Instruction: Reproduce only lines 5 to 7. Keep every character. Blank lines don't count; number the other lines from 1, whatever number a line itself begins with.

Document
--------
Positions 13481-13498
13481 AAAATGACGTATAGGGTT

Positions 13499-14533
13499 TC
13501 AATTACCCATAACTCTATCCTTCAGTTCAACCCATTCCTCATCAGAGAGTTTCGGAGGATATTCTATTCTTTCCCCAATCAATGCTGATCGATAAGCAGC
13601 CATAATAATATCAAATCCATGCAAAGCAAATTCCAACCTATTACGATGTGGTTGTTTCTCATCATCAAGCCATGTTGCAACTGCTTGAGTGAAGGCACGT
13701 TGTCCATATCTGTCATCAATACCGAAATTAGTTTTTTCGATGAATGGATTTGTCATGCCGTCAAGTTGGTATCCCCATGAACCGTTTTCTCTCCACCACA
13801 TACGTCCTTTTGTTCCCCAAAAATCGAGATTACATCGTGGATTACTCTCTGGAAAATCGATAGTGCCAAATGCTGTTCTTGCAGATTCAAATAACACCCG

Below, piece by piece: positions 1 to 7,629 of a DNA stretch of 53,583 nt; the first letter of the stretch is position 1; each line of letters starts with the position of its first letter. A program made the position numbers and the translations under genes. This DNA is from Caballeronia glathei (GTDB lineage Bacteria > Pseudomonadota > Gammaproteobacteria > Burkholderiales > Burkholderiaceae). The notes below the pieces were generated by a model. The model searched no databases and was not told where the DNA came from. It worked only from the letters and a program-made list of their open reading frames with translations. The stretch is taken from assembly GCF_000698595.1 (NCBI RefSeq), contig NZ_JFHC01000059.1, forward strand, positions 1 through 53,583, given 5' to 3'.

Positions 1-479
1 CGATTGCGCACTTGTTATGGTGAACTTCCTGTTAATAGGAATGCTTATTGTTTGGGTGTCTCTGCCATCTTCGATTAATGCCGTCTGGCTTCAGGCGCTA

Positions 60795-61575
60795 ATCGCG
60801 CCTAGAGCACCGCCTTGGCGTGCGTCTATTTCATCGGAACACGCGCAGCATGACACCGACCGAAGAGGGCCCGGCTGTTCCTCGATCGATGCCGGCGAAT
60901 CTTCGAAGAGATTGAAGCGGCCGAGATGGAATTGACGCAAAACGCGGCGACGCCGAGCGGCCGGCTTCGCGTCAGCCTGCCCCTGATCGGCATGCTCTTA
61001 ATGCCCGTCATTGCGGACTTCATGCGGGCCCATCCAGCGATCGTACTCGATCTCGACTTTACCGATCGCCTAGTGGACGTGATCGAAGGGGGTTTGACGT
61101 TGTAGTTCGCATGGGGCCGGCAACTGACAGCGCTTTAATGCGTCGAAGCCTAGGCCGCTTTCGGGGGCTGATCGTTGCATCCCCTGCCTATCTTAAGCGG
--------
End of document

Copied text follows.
13501 AATTACCCATAACTCTATCCTTCAGTTCAACCCATTCCTCATCAGAGAGTTTCGGAGGATATTCTATTCTTTCCCCAATCAATGCTGATCGATAAGCAGC
13601 CATAATAATATCAAATCCATGCAAAGCAAATTCCAACCTATTACGATGTGGTTGTTTCTCATCATCAAGCCATGTTGCAACTGCTTGAGTGAAGGCACGT
13701 TGTCCATATCTGTCATCAATACCGAAATTAGTTTTTTCGATGAATGGATTTGTCATGCCGTCAAGTTGGTATCCCCATGAACCGTTTTCTCTCCACCACA